Failings in care of three children who died in custody, finds ombudsman

Campaigners warn lessons have clearly not been learnt from previous child deaths in custody

Youth offending teams and prison staff failed to appropriately safeguard and support three vulnerable boys who took their own lives in custody, the prisons ombudsman has found.

In a report, published today to share learning from the tragedies, ombudsman Nigel Newcomen examined the custodial care given to the three young people who died in 2011-12 – the first such child deaths since 2007.

The report found different professionals working with the three young prisoners, before and during their imprisonment, had failed to manage and communicate their vulnerability on a number of occasions.

Following the court decision to send each child to prison, professionals did not spend enough time considering which custodial placement would best manage their vulnerability.

Placements that didn’t meet needs

In two of the cases, youth offending workers had recommended the children be placed in a secure training centre, rather than a young offender institution (YOI), on account of their vulnerability, yet neither recommendation was acted upon. Only one of the recommendations was heard by the court and only one youth offending team explained why the boy was vulnerable.

In both cases, a placement at the Keppel Unit – a specialist facility for the most vulnerable boys – was discounted, despite being a good alternative to the harsher regime of a YOI.

In two of the cases the boys’ vulnerability was clear, with both self-harming and withdrawing from contact. Although there were specialist wings within the prison, which staff considered moving the young people to, neither boy was moved. Both had been resistant to the move, but staff should have taken more “active measures to promote the benefits”, the ombudsman found.

In the third case, the boy’s needs were less apparent, but he was a looked-after child and it was his first time in custody. The prison did not take sufficient consideration of these risk factors when the boy was suddenly moved from the induction wing, nor was it considered that his challenging behaviour could have been masking acute stress.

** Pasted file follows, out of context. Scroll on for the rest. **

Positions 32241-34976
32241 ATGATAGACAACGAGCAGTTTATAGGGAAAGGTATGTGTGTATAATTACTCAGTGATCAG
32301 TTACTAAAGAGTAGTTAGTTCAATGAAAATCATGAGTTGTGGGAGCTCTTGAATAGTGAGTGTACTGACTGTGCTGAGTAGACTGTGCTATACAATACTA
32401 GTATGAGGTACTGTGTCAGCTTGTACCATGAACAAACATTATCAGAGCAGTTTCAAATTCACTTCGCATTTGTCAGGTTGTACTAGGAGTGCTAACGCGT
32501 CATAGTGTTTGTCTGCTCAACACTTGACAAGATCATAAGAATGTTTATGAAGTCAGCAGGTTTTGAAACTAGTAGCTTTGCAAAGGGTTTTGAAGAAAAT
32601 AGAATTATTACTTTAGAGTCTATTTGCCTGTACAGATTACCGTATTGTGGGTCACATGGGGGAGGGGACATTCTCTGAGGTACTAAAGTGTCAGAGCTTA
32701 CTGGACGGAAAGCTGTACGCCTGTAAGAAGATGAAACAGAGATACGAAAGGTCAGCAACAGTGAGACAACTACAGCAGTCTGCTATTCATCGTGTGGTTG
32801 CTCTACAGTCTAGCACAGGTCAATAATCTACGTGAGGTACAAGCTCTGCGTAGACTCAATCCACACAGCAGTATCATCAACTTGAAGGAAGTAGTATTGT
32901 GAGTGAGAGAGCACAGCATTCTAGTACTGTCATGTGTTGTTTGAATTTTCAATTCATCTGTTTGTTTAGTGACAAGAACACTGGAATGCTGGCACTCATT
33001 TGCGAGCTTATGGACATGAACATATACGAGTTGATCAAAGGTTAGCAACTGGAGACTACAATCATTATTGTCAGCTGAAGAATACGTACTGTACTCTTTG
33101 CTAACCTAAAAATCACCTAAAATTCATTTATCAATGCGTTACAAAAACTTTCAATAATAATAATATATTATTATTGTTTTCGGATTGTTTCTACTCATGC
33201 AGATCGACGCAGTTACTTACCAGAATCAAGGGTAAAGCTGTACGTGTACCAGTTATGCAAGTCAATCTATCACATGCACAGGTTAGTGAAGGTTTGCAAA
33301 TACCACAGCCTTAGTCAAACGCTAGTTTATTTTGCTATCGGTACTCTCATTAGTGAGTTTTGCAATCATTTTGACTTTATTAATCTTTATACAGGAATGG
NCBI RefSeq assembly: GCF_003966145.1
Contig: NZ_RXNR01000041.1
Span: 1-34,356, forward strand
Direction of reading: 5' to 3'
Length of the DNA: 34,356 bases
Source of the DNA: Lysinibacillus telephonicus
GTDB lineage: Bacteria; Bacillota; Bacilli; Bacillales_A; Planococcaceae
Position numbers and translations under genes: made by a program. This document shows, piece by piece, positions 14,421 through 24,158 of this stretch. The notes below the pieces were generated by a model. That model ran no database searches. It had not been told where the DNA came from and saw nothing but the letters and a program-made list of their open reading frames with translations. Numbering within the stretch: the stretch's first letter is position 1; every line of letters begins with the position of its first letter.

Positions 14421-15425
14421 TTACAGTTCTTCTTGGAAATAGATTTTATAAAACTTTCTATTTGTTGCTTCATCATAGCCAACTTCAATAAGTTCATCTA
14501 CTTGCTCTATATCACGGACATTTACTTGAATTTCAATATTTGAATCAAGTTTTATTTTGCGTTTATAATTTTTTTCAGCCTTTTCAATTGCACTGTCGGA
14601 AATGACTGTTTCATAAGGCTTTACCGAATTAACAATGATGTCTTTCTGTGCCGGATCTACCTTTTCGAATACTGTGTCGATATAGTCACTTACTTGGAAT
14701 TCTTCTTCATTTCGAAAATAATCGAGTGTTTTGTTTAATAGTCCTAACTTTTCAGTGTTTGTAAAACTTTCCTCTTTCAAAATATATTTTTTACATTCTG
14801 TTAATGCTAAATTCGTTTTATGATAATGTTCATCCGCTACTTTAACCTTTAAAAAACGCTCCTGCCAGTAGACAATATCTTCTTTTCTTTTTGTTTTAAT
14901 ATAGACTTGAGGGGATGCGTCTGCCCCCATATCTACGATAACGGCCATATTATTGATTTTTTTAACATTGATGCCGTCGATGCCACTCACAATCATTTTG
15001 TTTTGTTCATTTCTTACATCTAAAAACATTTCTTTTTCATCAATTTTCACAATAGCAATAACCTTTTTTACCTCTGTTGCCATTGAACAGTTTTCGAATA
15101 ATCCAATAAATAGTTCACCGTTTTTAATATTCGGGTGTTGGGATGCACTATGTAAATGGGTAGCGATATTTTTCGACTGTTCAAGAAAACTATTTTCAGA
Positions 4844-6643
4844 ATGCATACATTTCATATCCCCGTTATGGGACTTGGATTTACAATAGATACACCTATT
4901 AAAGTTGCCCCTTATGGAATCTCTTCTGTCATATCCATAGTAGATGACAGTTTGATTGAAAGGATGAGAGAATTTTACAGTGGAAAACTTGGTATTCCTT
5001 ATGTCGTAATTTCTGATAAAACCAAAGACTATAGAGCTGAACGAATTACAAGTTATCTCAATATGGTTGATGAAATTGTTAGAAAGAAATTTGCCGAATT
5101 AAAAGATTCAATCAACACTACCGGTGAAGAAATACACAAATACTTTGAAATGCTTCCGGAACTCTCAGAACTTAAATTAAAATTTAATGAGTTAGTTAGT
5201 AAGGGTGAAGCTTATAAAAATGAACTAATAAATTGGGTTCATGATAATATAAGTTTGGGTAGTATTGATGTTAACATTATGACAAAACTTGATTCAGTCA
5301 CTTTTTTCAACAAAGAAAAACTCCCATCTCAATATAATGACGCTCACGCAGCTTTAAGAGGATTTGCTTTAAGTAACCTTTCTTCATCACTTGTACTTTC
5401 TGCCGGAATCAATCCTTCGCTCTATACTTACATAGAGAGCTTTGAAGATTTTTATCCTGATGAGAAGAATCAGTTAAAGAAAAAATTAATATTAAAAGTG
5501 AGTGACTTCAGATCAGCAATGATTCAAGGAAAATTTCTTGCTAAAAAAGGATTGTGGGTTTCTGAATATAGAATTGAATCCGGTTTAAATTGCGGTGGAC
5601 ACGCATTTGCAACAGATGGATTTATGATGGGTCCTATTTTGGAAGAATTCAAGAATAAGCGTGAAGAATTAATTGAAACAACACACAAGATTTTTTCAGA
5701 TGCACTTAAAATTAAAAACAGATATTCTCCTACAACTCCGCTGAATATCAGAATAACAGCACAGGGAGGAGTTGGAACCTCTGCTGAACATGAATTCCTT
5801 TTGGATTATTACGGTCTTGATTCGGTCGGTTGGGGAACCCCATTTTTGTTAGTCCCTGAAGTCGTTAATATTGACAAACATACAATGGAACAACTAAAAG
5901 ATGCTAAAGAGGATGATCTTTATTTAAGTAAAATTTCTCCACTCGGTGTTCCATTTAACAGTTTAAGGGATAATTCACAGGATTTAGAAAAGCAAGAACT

Independent holistic inquiry needed urgently

Mistakes were also made in the way risk was assessed and information shared. Due to the different approaches of agencies working with the boys, poor recording and confusion about what information was relevant, risk was recorded inconsistently.

Ombudsman Nigel Newcomen said the report suggests the early learning that might help avoid such tragedies in the future, and ensure children in custody are better safeguarded, adding he hopes “these lessons are learned”.

Deborah Coles, co-director of Inquest, said the failings were a “depressingly familiar” feature of previous deaths. “There is an urgent need to learn from the failings that cost all these children their lives. An independent, holistic inquiry, where these issues are examined in the context of the entire system of detention for children, is long overdue,” she said.

Frances Crook, chief executive of the Howard League for Penal Reform, agreed, saying the report shows that history is repeating itself and it is time for a change. “The deaths of these three boys in just one year might have been avoided if they had received a sentence outside the prison walls that focused on their needs. It is clear that lessons have not been learnt.”

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